Stephanie Maasik, Nanaimo Sustainable Science Society outreach coordinator, uses an iPad to program tiny robots that light, twirl, turn, speed up and slow down according to pre-programmed commands. Children can also program the little bots by drawing tracks on paper with coloured magic markers. The activity is one of dozens of activities children can explore that make science fun at the society’s science studio drop-in program on Jingle Pot Road. CHRIS BUSH/The News Bulletin

Stephanie Maasik, Nanaimo Sustainable Science Society outreach coordinator, uses an iPad to program tiny robots that light, twirl, turn, speed up and slow down according to pre-programmed commands. Children can also program the little bots by drawing tracks on paper with coloured magic markers. The activity is one of dozens of activities children can explore that make science fun at the society’s science studio drop-in program on Jingle Pot Road. CHRIS BUSH/The News Bulletin

Children explore science for fun at drop-in studio in Nanaimo

Nanaimo Sustainable Science Society offers programs plus experiment-packed Halloween event

There’s a place in Nanaimo where snakes are made from soap bubbles, ping pong balls levitate on a column of air and tiny robots are programmed with magic markers.

Science Studio, one of more than a dozen programs run by Nanaimo Sustainable Science Society, is where children learn that science is fun through activities that are more like play than science.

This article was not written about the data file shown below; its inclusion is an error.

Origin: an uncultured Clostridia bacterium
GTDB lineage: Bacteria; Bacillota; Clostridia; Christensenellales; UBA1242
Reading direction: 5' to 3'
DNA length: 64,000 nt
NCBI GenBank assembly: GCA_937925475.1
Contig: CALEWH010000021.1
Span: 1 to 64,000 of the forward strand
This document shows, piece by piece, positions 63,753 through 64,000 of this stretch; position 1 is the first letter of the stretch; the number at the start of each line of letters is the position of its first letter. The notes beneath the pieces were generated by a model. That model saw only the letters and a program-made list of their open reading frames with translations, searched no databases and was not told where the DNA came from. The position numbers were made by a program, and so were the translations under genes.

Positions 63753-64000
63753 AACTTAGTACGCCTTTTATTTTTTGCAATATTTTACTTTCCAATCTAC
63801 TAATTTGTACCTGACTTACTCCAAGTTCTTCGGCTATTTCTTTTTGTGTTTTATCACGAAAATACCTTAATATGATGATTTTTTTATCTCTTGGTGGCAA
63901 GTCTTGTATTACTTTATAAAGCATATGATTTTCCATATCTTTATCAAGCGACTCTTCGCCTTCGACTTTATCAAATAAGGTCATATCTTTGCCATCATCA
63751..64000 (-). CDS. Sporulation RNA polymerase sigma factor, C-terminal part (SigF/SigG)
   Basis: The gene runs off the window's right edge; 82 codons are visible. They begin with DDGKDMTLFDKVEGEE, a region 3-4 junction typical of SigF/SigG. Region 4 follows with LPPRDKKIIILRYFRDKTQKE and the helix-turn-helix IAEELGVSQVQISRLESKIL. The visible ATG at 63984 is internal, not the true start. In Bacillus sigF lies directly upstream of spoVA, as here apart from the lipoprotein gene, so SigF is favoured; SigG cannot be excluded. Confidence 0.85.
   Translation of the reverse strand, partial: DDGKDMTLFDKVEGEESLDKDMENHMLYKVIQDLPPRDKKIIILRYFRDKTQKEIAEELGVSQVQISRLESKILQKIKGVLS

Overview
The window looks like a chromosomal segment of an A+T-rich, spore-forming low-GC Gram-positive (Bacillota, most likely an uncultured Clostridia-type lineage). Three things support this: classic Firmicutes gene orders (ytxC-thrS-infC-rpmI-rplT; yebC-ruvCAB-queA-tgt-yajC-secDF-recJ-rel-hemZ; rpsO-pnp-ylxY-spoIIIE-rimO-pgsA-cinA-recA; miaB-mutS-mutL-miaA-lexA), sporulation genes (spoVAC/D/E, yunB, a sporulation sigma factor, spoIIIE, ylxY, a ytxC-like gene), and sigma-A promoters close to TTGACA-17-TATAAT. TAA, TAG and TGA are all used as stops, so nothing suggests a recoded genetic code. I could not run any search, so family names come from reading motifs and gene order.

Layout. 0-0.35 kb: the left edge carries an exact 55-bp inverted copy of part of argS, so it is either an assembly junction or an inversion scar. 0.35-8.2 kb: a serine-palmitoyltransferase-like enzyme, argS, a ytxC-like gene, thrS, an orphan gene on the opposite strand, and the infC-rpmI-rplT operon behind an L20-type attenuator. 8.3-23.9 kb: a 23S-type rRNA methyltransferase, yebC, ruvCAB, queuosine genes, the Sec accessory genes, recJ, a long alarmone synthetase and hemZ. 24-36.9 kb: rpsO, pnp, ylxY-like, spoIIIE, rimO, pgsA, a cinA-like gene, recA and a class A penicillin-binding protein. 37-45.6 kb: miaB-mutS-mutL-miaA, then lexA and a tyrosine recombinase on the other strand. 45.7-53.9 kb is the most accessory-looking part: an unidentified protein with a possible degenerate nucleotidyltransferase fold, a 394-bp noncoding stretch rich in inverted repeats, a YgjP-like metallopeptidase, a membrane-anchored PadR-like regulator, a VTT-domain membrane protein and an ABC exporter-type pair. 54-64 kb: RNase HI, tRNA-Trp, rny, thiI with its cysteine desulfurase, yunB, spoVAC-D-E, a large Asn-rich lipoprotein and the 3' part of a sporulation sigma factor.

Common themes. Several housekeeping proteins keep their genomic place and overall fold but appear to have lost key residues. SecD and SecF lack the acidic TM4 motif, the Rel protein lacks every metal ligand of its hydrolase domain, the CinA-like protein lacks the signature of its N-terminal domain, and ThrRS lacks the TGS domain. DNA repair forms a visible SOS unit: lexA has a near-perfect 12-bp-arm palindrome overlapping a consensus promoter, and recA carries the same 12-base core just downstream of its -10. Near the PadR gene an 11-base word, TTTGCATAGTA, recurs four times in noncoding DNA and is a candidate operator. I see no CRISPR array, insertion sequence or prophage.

Nanaimo Science and Sustainability Society runs programs for participants of all ages throughout the year. Science Studio, located at 4355 Jingle Pot Rd., runs morning drop-in programs Thursdays and Saturdays and every third Wednesday evening of each month for children four years old and up plus a weekly science club Tuesday afternoon throughout the school year.

Staff are also applying science for a ghoulish and ghostly event at Bowen Park where participants can create their own spooky slime, decode secret messages in a haunted house and brew up some special recipes in a cauldron of chemistry with mad scientists from Vancouver Island University.

“The Spooktacular Science Challenge is our biggest event of the year,” said Stephanie Maasik, society outreach coordinator.

The event gets underway at the Bowen Park lower picnic shelter Oct. 28 at 10 a.m.

To learn more visit http://nanaimoscience.org/.



photos@nanaimobulletin.com
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